Magazine article Geographical

It's Cheaper to Go Wild with Rhinos

Magazine article Geographical

It's Cheaper to Go Wild with Rhinos

Article excerpt

Protecting the black rhino in the wild costs less than preserving the endangered animals in captivity, an African Wildlife Foundation-sponsored study has found. Poaching has resulted in a 95 per cent decline in the world's black rhino population over the last three decades to fewer than 2,600 in 1997. The only surviving populations live in protected areas, sanctuaries established in the wild or captive breeding programmes, typically in zoos and open paddocks.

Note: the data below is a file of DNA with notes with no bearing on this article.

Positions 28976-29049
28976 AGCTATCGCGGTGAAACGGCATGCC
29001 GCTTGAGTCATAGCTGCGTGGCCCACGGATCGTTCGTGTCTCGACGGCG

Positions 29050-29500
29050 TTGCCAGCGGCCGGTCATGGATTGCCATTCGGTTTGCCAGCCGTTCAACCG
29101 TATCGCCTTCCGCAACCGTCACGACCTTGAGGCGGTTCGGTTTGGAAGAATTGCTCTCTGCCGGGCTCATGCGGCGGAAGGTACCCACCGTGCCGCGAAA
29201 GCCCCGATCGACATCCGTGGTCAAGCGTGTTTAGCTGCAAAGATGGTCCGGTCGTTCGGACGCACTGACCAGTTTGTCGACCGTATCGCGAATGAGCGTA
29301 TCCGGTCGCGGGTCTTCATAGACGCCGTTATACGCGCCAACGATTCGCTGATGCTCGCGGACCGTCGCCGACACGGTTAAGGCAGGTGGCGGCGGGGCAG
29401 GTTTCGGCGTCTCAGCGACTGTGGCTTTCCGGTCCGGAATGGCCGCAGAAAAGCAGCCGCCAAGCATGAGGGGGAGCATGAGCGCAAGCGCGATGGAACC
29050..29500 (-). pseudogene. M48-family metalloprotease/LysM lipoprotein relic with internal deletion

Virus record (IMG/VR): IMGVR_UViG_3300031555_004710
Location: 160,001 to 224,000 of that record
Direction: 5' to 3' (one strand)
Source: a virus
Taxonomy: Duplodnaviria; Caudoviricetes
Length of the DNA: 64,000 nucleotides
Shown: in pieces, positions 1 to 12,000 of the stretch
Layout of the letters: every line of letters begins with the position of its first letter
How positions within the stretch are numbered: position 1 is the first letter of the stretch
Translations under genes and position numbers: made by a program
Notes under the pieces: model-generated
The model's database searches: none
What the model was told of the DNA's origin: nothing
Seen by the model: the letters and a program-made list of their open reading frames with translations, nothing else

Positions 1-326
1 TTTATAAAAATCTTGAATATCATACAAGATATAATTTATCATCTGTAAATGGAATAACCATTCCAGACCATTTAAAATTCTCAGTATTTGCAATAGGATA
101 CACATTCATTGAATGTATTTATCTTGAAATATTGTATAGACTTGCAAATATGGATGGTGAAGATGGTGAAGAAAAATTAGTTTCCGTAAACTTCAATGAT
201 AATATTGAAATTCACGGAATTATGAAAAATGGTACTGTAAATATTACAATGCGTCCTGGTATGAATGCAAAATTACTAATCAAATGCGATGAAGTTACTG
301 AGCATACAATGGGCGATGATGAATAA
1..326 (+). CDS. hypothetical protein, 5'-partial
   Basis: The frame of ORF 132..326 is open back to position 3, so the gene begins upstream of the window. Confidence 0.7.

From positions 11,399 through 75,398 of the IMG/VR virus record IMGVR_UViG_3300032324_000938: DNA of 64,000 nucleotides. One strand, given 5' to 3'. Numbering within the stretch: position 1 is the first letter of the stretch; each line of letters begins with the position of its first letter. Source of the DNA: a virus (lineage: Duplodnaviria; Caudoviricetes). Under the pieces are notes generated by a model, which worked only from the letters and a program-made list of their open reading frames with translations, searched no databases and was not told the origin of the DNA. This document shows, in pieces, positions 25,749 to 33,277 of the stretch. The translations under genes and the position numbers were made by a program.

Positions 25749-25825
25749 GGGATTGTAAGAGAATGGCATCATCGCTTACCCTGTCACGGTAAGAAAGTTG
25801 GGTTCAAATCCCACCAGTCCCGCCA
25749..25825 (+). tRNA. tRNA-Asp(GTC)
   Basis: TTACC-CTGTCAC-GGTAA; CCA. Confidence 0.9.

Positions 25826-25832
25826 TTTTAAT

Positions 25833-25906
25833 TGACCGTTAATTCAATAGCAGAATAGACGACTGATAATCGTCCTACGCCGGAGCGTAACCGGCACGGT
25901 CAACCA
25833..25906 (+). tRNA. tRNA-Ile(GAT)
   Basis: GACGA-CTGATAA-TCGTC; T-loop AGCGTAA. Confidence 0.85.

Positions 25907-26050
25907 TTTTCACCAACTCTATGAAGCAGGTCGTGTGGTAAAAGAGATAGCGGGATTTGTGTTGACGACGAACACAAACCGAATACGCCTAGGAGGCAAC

The study was conducted by Dominic Currie, an MA student at the Durrell Institute of Conservation and Biology at the University of Kent. Currie compared costs and the outcomes at seven sites including: protected areas -- a large conservation area designated in its entirety for rhino protection (South Africa's Kruger National Park), and a smaller, clearly identified zone within a larger area (Kenya's Tsavo East National Park); sanctuaries -- small, intensely managed, high-security `breeding banks' that release rhinos into protected larger areas (the AWF-supported Ngulia Rhino Sanctuary in Tsavo West National Park, South Africa's Addo Elephant National Park and the Lewa Wildlife Conservancy in Laikipia, Kenya); and captivity sites (the White Oak Captive Breeding Center in Florida and Cincinnati Zoo). …

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